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Top Vatican bank managers resign amid cash-smuggling scandal

Domenico Stinellis, AP

A view of the building at left which hosts the Vatican bank, formerly known as the Institute for Religious Works, IOR, inside the Vatican.

ROME — The director and deputy director of the Vatican bank resigned on Monday, following the arrest of a senior cleric with close connections to the bank who is accused of plotting to smuggle 20 million euros ($26 million) into Italy from Switzerland.

A statement from the Vatican said Paolo Cipriani and Massimo Tulli had handed in their resignations, three days after the arrest of Monsignor Nunzio Scarano, an accountant in a Vatican department who is the subject of two separate investigations by Italian magistrates.

Ernst von Freyberg, the bank's president will take over as interim director general and a new position of chief risk officer will also be created to improve compliance with financial regulations.

In the latest of a series of blows to the Vatican's scandal-plagued bank, Scarano, 61, was arrested on Friday along with Giovanni Zito, a secret services agent, and financial broker Giovanni Carenzio.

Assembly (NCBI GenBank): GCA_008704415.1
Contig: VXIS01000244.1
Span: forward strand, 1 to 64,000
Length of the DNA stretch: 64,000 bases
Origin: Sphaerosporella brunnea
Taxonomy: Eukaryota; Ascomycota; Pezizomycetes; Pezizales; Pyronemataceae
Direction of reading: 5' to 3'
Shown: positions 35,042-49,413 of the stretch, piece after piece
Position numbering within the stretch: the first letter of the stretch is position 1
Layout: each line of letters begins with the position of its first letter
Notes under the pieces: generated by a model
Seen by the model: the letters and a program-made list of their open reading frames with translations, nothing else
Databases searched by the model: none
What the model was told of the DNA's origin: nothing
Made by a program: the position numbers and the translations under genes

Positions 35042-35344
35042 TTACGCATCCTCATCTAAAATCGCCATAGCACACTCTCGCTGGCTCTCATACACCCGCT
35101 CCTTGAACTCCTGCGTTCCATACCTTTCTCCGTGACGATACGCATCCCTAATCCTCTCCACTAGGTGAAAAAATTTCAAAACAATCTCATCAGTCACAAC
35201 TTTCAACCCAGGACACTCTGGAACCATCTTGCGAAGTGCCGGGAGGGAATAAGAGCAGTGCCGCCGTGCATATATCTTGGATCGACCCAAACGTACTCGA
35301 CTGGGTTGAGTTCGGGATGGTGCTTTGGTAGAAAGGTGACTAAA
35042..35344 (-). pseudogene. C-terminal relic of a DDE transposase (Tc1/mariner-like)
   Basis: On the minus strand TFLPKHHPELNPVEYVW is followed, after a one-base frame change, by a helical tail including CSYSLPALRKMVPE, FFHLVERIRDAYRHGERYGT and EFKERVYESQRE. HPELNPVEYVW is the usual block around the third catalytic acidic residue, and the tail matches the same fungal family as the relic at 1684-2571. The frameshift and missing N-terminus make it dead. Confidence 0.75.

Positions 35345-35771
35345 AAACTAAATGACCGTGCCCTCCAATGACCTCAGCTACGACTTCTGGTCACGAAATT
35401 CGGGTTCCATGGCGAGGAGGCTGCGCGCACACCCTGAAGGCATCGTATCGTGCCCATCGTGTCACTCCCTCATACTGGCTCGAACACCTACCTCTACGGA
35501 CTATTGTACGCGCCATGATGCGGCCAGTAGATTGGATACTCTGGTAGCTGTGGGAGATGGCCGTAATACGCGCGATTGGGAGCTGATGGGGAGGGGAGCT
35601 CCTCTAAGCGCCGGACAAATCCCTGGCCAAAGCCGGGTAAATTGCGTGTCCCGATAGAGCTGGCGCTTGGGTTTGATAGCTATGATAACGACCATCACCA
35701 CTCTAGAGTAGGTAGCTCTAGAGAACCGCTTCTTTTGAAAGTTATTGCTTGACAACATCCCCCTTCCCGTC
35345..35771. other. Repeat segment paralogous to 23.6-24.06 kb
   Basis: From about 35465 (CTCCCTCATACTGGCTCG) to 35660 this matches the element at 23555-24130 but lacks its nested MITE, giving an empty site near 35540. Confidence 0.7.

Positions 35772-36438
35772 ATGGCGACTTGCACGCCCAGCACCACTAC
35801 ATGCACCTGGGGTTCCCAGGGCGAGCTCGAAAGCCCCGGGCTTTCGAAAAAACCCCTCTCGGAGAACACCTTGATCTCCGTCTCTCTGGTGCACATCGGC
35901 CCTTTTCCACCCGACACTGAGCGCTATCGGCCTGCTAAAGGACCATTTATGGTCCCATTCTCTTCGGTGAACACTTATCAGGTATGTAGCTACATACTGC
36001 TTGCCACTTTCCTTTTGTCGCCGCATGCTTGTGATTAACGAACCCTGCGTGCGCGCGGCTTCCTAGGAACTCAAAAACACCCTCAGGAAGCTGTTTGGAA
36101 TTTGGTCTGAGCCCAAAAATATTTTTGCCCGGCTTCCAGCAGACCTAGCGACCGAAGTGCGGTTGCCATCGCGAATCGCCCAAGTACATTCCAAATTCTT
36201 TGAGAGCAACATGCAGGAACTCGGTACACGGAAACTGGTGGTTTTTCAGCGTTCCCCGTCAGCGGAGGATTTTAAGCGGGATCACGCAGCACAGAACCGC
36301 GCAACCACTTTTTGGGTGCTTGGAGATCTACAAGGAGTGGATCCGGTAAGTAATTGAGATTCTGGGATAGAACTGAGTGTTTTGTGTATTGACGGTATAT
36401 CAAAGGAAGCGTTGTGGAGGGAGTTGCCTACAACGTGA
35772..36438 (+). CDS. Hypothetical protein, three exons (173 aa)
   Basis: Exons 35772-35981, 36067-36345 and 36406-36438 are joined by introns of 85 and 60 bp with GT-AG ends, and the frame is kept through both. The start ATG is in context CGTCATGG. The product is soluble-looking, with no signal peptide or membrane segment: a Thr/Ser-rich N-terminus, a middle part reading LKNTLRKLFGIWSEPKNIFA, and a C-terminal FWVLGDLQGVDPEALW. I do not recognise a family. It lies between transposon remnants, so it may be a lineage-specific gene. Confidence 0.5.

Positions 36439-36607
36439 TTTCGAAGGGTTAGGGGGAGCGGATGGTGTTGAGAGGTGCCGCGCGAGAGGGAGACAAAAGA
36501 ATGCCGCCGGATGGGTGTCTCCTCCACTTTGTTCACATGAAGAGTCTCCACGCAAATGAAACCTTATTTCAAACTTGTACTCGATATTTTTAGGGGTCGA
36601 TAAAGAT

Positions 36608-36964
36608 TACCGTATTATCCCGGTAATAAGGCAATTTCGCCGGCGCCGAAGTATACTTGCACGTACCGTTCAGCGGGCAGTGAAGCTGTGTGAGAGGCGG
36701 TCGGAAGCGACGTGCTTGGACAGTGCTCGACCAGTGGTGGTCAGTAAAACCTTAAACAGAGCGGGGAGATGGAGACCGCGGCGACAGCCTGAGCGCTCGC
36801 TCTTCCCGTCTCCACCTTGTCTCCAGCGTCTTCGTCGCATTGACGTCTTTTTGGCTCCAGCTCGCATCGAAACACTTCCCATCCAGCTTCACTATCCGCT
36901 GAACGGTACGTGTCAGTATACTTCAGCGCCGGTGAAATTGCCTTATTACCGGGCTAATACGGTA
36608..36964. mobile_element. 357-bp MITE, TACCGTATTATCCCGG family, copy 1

The three are accused of plotting to bring 20 million euros in cash to Italy from Switzerland for Scarano's rich shipping industry friends in the southern city of Salerno, where Scarano is under a separate investigation on suspicion of money laundering.

News of the resignation of two of the top managers at the Vatican bank, known formally as the Institute for Works of Religion (IOR), comes only days after Pope Francis set up a special commission of inquiry to get to grips with the bank's longstanding problems.

As part of the management changes announced on Monday, Rolando Marranci was named as acting deputy director general and Antonio Montaresi was named as acting chief risk officer. A selection process has begun to make permanent appointments.

The future of the IOR has been clouded by uncertainty since the arrival of Pope Francis, who has laid great emphasis on cleaning up the financial scandals which have tainted the bank for decades.

The IOR gained notoriety in 1982 when Roberto Calvi, an Italian banker with close connections to the Vatican bank, was found hanging from Blackfriar's Bridge, near the financial district in London. A court ruled he had been murdered but the crime has never been solved.